Retribution is my first novel. When I began to think about this story, I realized that it needed to be told in the form of a novel because of its scope: 70 years in the life of a family, several geographical settings, many characters, a complex conflict, subplots, historical events, et cetera.

OB:

Who are some people who have deeply influenced (fellow writers or not) your writing life?

CR:

The work of José Bento Renato Monteiro Lobato and Jules Verne fascinated me when I was a kid. These two writers taught me that a book can contain a whole world — people, places and stories which, as a reader, you can come to know and love as if they were part of your own life.

At a young age, the poetry of Sor Juana Inés de la Cruz, Alfonsina Storni, Gabriela Mistral and Juana de Ibarbourou confirmed what I had always known but had not been able to articulate myself: the world was dominated by men, and women’s preoccupations could and did go beyond the domestic domain. Their writing also offered me concrete examples of how to portray complex feelings, thoughts and observations effectively and beautifully.

From Pablo Neruda, Mario Benedetti and Eduardo Galeano I learned that the language of poetry is an excellent vehicle to depict and denounce the realities of an unjust world.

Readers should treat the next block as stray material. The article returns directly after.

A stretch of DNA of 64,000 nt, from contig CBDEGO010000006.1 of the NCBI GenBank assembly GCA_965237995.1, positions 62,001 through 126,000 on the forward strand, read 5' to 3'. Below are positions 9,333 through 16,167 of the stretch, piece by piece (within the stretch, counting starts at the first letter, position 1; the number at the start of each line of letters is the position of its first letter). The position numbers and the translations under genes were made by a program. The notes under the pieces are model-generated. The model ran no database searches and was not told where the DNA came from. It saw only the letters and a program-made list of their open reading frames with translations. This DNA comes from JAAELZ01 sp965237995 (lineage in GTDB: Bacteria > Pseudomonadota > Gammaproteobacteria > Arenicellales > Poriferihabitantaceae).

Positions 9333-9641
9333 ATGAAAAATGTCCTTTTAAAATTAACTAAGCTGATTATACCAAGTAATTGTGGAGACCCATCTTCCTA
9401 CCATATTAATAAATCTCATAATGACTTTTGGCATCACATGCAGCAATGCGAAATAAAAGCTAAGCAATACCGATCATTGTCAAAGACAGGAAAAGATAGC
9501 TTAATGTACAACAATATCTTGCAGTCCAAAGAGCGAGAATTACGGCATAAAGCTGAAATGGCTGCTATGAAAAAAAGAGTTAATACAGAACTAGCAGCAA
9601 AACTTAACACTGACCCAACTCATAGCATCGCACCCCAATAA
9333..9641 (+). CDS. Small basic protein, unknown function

Julio Cortázar, Jorge Luis Borges, Gabriel García Márquez, Cristina Peri Rossi and Luisa Valenzuela showed me that a short story can take multiple forms. From their work I discerned that the key to a good story is not really the story itself, but rather the way in which you tell it.

My late father and mother passed on their love of reading to me. My mother taught me how to read when I was three years old and I believe that if I had not been a good reader from an early age, I would not have become a writer.

My mother loved to recite poetry. That’s how, through her recitations at family gatherings, I became interested in the work of Sor Juana, Storni, Mistral and Ibarbourou.

My father, on the other hand, was an engaging and skilful story-teller. From him, I learned about the power of narratives, the ever-changing nature of memories, the importance of telling a story “well,” of describing places and people fully, of letting them speak in their own voice, of being aware of how the different parts of the story must be stringed together...

OB:

Tell us about a book you’ve read recently that you absolutely loved.

CR:

Interpreter of Maladies, by Jhumpa Lahiri: a stellar collection of short stories whose main protagonists are Bengali immigrants in the United States.

OB:

What are you working on now?

CR:

The Spanish version of Retribution.


Carmen Rodríguez was born in Chile and came to Canada following the military coup of 1973. Making her home in Vancouver, Carmen works as a writer, educator and journalist. Her publications to date include a collection of poetry, Guerra Prolongada / Protracted War, and a collection of short stories, De cuerpo entero / and a body to remember with, which was nominated for the city of Vancouver Book Award (1998) and received honourable mention in the City of Santiago Literary Awards for the Spanish version (1998). Her work is the subject of numerous critical studies and is used widely in college and university courses related to Latin American and Canadian literatures.

For more information about Retribution please visit the Three O’Clock Press website.

Buy this book at your local independent bookstore or online at Chapters/Indigo or Amazon.